SIMPLISTIC: trite, to reduce a complex idea to an easy, uncomplicated level


The story is told of a theologianwho gets on a plane and finds himself seated next to an astronomer.   They greet each other and begin talking about their respective vocations.  At one point the astronomer says to the theologian, “I have come to the conclusion that all religion can be summarized by the phrase:

Do unto others as you would have them do unto you.”

“That’s an interesting conclusion,” said the theologian.  “I too, have come to a conclusion.  I believe that all astronomy can be summarized by the phrase,

Twinkle, twinkle, little star.  How I wonder what you are.”


Obviously there was some animosity between the theologian and the scientist.  But in their responses to each other they have  both reduced their findings to simplistic thinking.   As you can see from their conclusions, their answers leave a lot to be desired.

It is the proverbial battle between the two words, simple and simplistic.  In their desire to reduce a complex idea to one of very simple construction, they have embraced simplistic answers.

Now there’s nothing wrong with trying to simplify a complex concept.   To say that “Peace,” for instance, is the absence of war and the building of a good relationship between parties, is a simple explanation of a very difficult concept.   But, while it is simple, it is not simplistic.

Simplistic implies an overly-stripped-down meaning which betrays the important characteristic  which are required to create it.  Simplistic  action carries a negative quality with it meaning that the effort falls short of achieving what it intends.

To say that:

  • success in business is simply the accumulation of great wealth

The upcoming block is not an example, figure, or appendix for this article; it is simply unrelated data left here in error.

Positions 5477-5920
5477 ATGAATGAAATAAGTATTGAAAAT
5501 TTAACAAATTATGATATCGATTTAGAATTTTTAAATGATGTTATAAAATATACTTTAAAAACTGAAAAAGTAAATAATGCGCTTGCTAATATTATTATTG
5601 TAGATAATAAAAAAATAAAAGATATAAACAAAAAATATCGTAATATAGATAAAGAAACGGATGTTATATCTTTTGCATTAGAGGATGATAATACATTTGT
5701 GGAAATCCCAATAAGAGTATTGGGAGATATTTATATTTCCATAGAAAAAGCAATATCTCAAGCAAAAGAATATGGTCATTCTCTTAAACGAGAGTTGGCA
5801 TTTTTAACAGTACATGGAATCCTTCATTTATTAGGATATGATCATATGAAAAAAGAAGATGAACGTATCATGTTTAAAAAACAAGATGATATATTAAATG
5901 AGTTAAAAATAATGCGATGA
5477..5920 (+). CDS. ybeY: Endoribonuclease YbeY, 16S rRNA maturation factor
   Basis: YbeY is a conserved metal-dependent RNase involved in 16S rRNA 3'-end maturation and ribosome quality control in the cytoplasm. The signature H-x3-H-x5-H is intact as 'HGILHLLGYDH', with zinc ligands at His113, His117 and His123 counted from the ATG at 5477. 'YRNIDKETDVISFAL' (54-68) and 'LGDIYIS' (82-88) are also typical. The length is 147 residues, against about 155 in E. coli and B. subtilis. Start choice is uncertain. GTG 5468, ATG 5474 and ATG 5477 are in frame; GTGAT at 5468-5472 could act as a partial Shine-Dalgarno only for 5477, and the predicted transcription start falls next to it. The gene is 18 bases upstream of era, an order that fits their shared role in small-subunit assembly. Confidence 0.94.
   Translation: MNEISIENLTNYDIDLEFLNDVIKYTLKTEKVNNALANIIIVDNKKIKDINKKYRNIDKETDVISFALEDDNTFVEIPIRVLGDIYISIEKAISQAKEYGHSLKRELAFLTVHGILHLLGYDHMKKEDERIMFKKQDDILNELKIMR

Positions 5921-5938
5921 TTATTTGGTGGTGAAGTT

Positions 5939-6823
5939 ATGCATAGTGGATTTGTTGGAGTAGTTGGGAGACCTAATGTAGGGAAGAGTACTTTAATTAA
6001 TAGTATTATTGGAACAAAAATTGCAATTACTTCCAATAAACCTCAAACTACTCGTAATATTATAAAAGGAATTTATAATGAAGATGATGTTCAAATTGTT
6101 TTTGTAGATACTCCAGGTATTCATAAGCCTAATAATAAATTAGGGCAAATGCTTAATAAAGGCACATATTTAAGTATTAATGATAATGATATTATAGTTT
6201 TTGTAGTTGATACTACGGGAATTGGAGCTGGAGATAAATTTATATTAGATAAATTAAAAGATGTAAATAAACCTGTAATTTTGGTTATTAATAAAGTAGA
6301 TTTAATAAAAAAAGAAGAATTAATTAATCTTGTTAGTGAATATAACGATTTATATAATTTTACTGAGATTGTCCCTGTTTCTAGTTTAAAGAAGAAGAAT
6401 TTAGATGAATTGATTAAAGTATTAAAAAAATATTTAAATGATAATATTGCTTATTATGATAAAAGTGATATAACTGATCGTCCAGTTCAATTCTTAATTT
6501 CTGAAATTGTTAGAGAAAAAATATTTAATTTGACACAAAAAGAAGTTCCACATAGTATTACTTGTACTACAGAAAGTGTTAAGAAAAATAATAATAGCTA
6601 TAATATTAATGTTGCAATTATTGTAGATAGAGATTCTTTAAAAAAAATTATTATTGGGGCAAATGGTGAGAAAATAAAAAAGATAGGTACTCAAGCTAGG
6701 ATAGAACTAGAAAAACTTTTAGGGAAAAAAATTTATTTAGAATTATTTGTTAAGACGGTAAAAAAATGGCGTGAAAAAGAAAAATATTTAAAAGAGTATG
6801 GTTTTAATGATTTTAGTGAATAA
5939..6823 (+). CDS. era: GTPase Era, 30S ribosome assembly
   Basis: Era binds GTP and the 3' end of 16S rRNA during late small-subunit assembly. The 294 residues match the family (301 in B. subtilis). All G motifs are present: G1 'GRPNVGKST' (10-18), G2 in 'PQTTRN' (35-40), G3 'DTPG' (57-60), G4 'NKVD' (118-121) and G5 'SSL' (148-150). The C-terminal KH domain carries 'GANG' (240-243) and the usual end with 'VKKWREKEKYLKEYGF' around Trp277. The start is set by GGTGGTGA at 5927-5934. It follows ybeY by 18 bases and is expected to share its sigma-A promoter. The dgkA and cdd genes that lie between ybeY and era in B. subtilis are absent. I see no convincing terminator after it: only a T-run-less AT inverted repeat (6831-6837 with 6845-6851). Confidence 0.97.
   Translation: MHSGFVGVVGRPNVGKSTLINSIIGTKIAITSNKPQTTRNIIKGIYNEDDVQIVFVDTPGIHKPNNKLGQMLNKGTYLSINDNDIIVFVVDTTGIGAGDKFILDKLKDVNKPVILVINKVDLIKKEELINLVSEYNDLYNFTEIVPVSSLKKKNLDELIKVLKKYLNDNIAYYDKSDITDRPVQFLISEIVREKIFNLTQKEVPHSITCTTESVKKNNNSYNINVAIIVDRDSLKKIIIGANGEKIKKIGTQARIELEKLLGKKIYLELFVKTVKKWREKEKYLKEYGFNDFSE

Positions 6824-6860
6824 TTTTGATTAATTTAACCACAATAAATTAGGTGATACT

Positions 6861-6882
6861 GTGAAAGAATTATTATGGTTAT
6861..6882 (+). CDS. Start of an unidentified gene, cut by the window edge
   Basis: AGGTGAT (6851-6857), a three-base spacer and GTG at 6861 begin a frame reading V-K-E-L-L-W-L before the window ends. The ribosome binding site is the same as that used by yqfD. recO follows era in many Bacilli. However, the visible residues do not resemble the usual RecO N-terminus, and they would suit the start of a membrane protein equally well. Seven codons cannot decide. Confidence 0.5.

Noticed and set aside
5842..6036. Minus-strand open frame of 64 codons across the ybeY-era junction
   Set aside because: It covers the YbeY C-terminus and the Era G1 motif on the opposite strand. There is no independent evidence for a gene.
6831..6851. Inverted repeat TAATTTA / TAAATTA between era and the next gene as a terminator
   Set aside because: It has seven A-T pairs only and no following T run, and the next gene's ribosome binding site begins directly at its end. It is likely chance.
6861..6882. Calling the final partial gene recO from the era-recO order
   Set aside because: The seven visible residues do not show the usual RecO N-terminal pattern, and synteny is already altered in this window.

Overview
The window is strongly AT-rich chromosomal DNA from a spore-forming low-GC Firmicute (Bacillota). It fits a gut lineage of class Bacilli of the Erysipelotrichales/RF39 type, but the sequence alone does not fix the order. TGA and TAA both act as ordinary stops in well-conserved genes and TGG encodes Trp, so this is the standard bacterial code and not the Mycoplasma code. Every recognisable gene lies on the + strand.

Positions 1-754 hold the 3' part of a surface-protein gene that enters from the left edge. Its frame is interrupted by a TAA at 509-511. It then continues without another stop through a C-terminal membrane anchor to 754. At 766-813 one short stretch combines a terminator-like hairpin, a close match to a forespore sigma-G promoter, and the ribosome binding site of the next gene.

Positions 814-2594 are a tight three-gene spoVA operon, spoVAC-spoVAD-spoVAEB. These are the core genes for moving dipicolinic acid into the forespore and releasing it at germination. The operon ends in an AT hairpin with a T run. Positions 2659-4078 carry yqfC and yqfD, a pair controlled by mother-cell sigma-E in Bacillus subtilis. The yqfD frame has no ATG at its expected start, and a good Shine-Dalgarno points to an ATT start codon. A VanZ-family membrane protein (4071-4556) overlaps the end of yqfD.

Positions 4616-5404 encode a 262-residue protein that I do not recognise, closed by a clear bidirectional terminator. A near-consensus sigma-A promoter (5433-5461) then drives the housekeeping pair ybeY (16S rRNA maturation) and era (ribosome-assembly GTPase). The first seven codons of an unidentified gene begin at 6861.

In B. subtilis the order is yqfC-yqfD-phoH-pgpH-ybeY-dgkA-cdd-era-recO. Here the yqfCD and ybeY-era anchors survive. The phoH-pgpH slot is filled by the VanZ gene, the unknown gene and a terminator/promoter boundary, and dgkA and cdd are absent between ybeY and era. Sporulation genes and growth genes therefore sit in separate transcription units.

• an artist is simply one who splashes paint on a surface
  • a good baseball player is one who can catch a ball
  • a luxury car is one with a lot of chrome on it
  • or, a good meal is one which has a lot of food on the plate

is to miss the point.  In each case, there is more to the story than has been identified by this simplistic definition.   A simplistic act betrays the difficulties encompassed in an action required to achieve the term being described.

We have seen a great deal of simplistic thinking revealed in the current Presidential campaign:

  • “The answer to the Isis problem is simply to carpet bomb the people of Syria.”
  • “Moslems are the problem.   We need to just refuse to allow Muslims entry to our country.”
  • “The way to solve the immigrant problem is to build a wall between Mexico and the U.S.”
  • “We need to send all illegal immigrants home.”
  • “The national debt can be fixed by cutting our government’s size.”
  • “If we just tax the wealthy more, all our problems will be solved.”
  • etc., etc., etc.

When we are in stress, simplistic answers sound good.   “All we have to do is….” are dangerous words.  They, by no means, give credence to the time, energy, wisdom, and skill required to make a program work in government, especially in foreign policy.  Knee-jerk reactions can lead to huge problems which make matters even worse.


Illustration Credit: grammargirl

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